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Astrophysics PhD Projects, Programs & Scholarships in the UK

We have 81 Astrophysics PhD Projects, Programs & Scholarships in the UK

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Showing 1 to 10 of 81
  A new look at the turbulent interstellar medium
  Research Group: Astronomy
  Dr P Clark, Prof A Whitworth
Application Deadline: 18 January 2019
Supersonic turbulent motions are thought to play a major role in star formation process. Theories have suggested that ’turbulence’ is responsible for shaping the interstellar medium (ISM), regulating star formation, and even setting the masses of stars as they form in young clusters.
  Dust, gas and stars in the big neighbour
  Research Group: Astronomy
  Prof S Eales, Dr MW Smith
Applications accepted all year round
The obvious place to address questions about the interstellar gas and dust in galaxies, and how stars form out of this gas and dust, is the Andromeda Galaxy, the nearest big spiral galaxy to our own.
  Dust, Gas and Stars in the Big Neighbour
  Research Group: Astronomy
  Dr MW Smith, Prof S Eales
Application Deadline: 18 January 2019
The obvious place to address questions about the interstellar gas and dust in galaxies, and how stars form out of this gas and dust, is the Andromeda Galaxy, the nearest big spiral galaxy to our own.
  How do stars get their mass?
  Research Group: Astronomy
  Dr P Clark, Prof A Whitworth
Application Deadline: 18 January 2019
A debate is raging in star formation.
  Investigating the formation of the most massive galaxies in the Universe with millimetre surveys
  Research Group: Astronomy
  Dr M Negrello, Prof S Eales
Application Deadline: 18 January 2019
The most massive galaxies we observe in the Universe today are believed to have formed via a giant dust-obscured burst of star formation at redshift z > 3, when the Universe was less than 2 billion years old.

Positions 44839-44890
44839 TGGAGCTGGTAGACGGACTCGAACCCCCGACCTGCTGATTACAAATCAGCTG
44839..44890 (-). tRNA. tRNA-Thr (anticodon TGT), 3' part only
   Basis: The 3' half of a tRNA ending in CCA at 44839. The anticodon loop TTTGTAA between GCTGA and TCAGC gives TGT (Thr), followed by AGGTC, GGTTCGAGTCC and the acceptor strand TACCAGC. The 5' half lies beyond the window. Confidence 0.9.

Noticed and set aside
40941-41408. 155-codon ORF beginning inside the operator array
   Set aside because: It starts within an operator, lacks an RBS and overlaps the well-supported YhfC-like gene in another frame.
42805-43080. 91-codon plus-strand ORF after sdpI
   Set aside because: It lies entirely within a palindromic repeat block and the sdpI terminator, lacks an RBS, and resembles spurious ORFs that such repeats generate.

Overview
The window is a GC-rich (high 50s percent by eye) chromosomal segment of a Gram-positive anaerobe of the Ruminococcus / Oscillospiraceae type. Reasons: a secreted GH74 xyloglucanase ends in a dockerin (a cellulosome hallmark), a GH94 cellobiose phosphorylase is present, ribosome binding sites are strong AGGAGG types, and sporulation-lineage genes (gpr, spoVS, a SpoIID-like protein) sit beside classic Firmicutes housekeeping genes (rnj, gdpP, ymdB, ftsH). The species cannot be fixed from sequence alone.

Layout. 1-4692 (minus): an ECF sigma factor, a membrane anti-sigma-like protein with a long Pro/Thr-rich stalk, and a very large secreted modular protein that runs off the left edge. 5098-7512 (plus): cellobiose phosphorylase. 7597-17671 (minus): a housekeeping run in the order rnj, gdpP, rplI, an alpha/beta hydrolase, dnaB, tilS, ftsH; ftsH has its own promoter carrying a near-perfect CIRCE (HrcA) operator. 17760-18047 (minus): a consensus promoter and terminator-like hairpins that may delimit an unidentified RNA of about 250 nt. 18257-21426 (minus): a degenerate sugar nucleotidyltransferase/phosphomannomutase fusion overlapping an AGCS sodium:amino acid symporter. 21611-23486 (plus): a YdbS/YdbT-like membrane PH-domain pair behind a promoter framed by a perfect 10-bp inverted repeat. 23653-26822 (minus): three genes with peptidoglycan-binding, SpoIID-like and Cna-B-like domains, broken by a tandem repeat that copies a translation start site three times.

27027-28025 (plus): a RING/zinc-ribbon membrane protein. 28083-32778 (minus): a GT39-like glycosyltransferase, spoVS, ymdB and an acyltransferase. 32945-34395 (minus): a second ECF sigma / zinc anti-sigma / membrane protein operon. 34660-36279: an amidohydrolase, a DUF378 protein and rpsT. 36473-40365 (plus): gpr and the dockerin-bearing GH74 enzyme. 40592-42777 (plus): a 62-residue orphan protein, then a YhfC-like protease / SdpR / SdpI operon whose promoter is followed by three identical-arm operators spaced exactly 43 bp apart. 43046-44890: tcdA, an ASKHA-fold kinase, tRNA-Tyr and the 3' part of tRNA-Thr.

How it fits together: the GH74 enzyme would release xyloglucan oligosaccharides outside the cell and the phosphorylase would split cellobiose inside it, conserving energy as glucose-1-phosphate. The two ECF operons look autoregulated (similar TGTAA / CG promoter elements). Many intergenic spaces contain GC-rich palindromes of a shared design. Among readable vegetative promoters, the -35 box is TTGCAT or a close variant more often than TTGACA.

Molecules and dust formation in supernovae and supernova remnants
  Research Group: Astronomy
  Dr M Matsuura, Dr H Gomez
Application Deadline: 18 January 2019
Supernovae are the explosive death of high-mass stars. At this explosive event, stars eject heavy elements, such as iron, oxygen, silicon.
  Probing the intermediate-mass regime of star formation
  Research Group: Astronomy
  Dr N Peretto
Application Deadline: 18 January 2019
The initial mass function (IMF) of stars is a fundamental global output of the star formation process, and the question of its origin and universality has been a long-standing open issue.
  Rewind supernovae with machine learning
  Research Group: Astronomy
  Dr C Inserra
Application Deadline: 18 January 2019
Supernovae are catastrophic stellar explosions shaping the visible Universe. They play an important role in the synthesis and distribution of almost all elements and especially heavy elements such as iron, enriching the Universe since the first supernova explosion when the cosmos was metal-free.
  Studying the populations of nature’s brightest fireworks
  Research Group: Astronomy
  Dr C Inserra
Application Deadline: 18 January 2019
The last ten years have opened up a new parameter space in time-domain astronomy with the surprising discovery of transients defying our understanding of how stars explode.
  The Origin of Galaxies and Clusters
  Research Group: Astronomy
  Prof S Eales, Dr N Peretto, Dr S Doyle
Application Deadline: 18 January 2019
The first galaxies and clusters are largely hidden by interstellar dust from optical telescopes and are most easily found in submillimetre surveys, which detect the radiation from the dust.
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